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This dual-format Blu-ray and DVD release from Final Cut Entertainment is aout £14 on amazon at time of writing.
The news that Hammer were going to bring several of their classic horror movies to Blu-ray was welcomed by most fans of vintage horror. While Hammer were a bit stodgy, and the films a bit samey, there are a few stand-outs, and the vibrant, lurid colours seemed to be crying out for higher definition.
Unfortunately, we've had an almost comical succession of cock-ups and baffling decisions, which seems to have put the future of the line in doubt before they've even got around to most of my favourites. Disks have been released with synching problems and with poor-quality sound. Brides of Dracula has been released in the wrong aspect ratio. The Devil Rides Out was released with George Lucas-style 'improved' special effects. And Curse of Frankenstein had picture quality so bad it shouldn't have been marketed as high definition at all.
And there have been some distinctly odd choices for release, too. Evil of Frankenstein (1964) is one of the oddest. Hammer's Frankenstein films form the backbone of their reputation; unlike the Dracula films, they kept a generally high quality, and even had a continuing story running through them. Of the six they made featuring Peter Cushing, all but one are considered important and worth a look.
But one isn't. You can probably see where I'm going with this. Evil of Frankenstein is generally seen as the runt of the litter, so to see it upgraded before, say, Frankenstein Must Be Destroyed, is a little disappointing.
Baron Frankenstein is still trying to bring life to the dead. This time he is hounded out of one location by an angry priest. Heading back to his old castle, he is infuriated that the local burgomaster has stolen most of his possessions, but he finds one of his earlier creations entombed in ice. He revives the creature, but has to employ a shady hypnotist to control it. And the hypnotist decides he'd rather use the creature for his own gain...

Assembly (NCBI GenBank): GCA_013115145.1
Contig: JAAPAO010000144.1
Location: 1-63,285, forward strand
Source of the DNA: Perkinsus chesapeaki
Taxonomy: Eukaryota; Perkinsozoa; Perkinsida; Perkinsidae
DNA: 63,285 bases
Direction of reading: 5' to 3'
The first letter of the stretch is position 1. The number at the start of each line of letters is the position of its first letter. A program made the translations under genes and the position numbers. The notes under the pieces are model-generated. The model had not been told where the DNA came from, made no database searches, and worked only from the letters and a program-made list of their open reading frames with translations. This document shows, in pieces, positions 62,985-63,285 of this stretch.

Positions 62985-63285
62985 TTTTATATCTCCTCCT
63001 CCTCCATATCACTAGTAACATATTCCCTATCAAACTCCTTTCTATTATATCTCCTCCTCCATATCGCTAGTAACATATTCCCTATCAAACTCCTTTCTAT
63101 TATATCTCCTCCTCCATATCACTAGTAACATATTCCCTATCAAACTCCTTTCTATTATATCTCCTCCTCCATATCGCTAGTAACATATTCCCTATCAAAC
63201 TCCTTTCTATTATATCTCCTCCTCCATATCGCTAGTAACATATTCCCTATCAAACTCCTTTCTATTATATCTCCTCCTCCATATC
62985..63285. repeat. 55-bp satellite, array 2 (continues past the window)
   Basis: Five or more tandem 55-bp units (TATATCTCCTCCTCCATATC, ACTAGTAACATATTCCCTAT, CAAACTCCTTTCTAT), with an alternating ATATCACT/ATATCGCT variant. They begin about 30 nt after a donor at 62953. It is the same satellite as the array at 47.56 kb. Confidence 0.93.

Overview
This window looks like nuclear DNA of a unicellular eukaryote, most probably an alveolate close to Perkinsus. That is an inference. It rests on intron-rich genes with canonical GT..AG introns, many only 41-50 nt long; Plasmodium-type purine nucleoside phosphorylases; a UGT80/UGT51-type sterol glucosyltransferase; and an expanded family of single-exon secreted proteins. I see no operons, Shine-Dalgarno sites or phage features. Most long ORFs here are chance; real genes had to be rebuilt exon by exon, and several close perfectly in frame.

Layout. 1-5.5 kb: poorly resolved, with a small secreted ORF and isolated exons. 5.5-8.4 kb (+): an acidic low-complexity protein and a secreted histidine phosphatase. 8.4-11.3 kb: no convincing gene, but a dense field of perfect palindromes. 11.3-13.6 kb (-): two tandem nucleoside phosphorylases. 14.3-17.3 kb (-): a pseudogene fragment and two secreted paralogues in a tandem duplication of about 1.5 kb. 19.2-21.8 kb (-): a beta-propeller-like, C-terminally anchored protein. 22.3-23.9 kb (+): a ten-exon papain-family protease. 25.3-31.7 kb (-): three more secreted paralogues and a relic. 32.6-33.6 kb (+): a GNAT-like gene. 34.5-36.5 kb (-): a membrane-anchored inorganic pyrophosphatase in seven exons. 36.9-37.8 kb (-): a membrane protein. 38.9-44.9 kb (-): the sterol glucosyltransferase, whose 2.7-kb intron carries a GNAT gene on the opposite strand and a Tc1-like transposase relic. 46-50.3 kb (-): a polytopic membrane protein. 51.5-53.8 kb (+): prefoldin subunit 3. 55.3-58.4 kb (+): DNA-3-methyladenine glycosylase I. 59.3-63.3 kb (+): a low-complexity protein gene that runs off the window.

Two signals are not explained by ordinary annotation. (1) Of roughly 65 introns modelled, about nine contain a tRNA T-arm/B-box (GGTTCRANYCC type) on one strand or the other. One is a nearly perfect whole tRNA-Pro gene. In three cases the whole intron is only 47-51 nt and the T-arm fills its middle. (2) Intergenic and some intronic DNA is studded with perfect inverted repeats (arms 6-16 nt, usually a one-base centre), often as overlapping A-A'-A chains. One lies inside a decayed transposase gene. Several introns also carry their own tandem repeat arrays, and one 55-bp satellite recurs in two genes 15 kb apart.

This one exists outside the continuity of the rest of the series (although the entrance hall in the Baron's castle looks like the one from Curse of Frankenstein). It gives the Baron a whole new backstory, although it's almost the same as the old one. The one thing that you really can't say about this version of the Baron is that he's 'evil' - in most other films he does at least one murderous thing in order to keep his plans alive. In this, while he's driven and not too fussy about where he gets his dead bodies from, he's fairly saintly, showing compassionate concern for his assistant and their mute maid. Almost the first line of the film is 'Who has done this *evil* thing?', which feels almost like it was added solely to try and match up with the film's title.
Frankenstein is rather sidelined in his own film. Hammer's focus was generally on the baron rather than on his creations, probably to differentiate their movies from the old Universal films. In this film, though, the focus of the second half is on the hypnotist, Zoltan, and his attempts to use the monster for profit and revenge. The Baron becomes an unknowing dupe, and the film suffers for it. It doesn't help that the monster looks terrible.
In the earlier films Hammer had to go to some lengths to ensure that the monsters didn't look anything like the famous Universal version - they were worried about being sued. By the time of Evil, though, they'd struck a co-production deal with Universal, so were able to make the monster look more like the Karloff version. So he has a big square forehead and huge, clumping shoes and stitches and bolts and all the old, hackneyed stuff. And sadly, he looks absolutely terrible. His face just looks like it's made of papier mache, with only the actor's eyes and, weirdly, his Kirk Douglas-style cleft chin visible.
The monster is played by a wrestler named Kiwi Kingston, who is enormous, but doesn't get to do much other than lumber around walking into things. Hammer's monsters were usually more interesting - most of them could talk - and this guy feels like a real throwback. Peter Cushing is on hand as the Baron, and is the best thing about the film by some distance. He gives his usual committed performance, never once letting us think that he's taking it less than completely seriously.